By Vicky Boyd | The Packer | January 23, 2014
Microgreens—plants with only two true leaves—pack a nutritional punch, according to a recent U.S. Department of Agriculture study.
Agricultural Research Service scientists analyzed key nutrients in 25 different varieties of microgreens, according to a news release.
Microgreens are seedlings of various vegetables and herbs that are harvested without roots and only have two fully expanded cotyledons.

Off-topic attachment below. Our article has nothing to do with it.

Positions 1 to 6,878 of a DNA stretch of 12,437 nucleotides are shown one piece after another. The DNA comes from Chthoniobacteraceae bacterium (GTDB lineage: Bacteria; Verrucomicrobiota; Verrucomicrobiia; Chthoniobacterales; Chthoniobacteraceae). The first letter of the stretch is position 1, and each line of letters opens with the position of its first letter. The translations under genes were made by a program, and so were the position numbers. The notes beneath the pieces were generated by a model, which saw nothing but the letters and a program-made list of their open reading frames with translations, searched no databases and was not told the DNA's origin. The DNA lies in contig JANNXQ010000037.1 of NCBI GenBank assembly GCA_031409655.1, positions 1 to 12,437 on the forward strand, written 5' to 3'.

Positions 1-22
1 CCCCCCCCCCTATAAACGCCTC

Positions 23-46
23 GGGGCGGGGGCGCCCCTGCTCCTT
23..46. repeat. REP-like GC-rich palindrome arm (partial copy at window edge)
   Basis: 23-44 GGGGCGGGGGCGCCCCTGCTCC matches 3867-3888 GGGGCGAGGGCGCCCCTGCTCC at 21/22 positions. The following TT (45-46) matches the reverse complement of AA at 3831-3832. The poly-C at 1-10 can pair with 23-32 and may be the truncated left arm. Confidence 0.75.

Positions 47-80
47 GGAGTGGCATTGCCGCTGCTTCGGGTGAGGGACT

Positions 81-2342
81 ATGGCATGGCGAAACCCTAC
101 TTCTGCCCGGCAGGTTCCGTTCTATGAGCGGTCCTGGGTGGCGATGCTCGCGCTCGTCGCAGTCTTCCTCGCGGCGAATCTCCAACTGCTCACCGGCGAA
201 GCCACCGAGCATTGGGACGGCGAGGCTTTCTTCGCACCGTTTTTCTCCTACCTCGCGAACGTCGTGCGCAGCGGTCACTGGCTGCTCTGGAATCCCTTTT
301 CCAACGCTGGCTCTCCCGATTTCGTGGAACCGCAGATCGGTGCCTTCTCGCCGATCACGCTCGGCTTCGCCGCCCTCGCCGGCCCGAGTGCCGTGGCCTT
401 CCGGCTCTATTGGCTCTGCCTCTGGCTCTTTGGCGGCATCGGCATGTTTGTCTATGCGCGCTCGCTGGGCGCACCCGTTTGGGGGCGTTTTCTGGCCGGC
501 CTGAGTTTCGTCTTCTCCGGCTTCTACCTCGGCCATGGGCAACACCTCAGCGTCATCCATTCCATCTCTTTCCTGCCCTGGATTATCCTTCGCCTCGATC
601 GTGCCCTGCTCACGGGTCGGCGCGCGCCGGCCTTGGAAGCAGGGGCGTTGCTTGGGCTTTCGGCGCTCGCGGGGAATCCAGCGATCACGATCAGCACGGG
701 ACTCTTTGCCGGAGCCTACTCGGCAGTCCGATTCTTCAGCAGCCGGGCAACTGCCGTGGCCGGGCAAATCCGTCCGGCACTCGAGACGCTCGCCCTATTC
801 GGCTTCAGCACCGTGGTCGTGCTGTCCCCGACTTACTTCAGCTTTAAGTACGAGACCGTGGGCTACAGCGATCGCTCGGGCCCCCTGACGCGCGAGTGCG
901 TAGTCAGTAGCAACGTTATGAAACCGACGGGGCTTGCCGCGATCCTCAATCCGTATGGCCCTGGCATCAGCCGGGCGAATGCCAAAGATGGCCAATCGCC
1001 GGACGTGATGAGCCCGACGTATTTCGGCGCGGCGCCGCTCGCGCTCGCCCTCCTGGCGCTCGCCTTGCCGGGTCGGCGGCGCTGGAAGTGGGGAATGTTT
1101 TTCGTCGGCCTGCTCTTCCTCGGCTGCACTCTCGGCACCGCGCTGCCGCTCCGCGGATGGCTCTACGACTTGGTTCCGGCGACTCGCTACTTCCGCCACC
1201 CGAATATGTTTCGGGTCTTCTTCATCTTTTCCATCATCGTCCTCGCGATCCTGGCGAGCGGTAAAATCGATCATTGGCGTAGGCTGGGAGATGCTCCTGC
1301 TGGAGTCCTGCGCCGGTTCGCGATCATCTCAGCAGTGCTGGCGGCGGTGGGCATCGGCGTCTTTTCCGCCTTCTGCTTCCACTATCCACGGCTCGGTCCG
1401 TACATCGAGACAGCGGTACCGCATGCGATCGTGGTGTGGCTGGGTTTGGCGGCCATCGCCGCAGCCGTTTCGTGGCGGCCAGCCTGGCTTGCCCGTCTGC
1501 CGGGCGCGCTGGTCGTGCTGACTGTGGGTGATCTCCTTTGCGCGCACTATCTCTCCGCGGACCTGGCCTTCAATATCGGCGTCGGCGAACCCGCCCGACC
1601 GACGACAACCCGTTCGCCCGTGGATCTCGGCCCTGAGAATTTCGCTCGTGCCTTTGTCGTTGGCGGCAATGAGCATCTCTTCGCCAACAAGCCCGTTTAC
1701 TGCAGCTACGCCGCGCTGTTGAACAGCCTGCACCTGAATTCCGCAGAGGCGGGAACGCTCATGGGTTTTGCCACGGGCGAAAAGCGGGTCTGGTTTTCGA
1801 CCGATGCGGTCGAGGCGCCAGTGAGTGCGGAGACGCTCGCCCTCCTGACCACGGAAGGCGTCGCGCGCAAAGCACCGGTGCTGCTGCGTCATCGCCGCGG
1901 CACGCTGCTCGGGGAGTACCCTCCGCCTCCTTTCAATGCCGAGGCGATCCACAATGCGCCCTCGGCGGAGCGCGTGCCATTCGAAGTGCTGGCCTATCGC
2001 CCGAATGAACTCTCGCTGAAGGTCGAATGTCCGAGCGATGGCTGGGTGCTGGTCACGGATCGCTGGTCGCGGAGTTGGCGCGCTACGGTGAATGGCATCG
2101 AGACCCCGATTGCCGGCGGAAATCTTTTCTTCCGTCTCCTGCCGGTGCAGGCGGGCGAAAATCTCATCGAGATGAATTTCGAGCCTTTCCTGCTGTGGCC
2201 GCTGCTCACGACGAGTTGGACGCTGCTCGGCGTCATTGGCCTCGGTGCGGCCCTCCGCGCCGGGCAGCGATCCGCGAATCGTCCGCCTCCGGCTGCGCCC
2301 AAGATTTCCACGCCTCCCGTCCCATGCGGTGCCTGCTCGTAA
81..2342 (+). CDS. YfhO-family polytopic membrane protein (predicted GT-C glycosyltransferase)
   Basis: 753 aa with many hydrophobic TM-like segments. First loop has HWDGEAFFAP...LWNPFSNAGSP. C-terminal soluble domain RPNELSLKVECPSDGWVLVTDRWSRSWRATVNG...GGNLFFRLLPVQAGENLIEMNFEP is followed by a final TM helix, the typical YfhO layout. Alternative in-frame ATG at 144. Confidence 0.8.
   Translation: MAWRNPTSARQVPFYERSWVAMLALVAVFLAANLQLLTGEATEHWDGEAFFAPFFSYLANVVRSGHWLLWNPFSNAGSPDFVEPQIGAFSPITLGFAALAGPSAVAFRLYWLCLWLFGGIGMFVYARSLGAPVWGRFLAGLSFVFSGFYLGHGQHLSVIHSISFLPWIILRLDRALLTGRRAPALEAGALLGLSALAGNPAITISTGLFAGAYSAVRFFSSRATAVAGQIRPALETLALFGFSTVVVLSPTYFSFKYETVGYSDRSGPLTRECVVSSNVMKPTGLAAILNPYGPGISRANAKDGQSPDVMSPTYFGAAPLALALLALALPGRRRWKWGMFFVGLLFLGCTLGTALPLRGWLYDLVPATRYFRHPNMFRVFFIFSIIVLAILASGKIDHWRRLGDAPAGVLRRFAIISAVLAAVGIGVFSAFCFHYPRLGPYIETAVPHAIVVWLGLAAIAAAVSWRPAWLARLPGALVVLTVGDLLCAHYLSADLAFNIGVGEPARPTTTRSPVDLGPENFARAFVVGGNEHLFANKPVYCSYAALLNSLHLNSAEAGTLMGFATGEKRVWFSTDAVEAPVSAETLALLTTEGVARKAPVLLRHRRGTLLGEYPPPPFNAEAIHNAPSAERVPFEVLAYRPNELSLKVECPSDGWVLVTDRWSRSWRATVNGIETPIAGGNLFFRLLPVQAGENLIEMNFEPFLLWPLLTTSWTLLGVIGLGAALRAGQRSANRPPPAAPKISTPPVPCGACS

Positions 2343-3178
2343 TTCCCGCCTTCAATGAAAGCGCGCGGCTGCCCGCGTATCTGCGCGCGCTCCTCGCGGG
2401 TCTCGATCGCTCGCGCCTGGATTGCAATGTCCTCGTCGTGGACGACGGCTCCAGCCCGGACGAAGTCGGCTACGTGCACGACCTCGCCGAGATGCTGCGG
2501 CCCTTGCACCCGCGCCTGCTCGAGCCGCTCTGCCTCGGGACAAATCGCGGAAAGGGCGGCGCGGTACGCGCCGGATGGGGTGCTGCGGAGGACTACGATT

The Beltsville, Md.,-based group, led by plant physiologist Gene Lester, examined concentrations of essential vitamins and carotenoids. They included ascorbic acid (vitamin C), tocopherols (vitamin E), phylloquinone (vitamin K) and beta-carotene (a vitamin A precursor).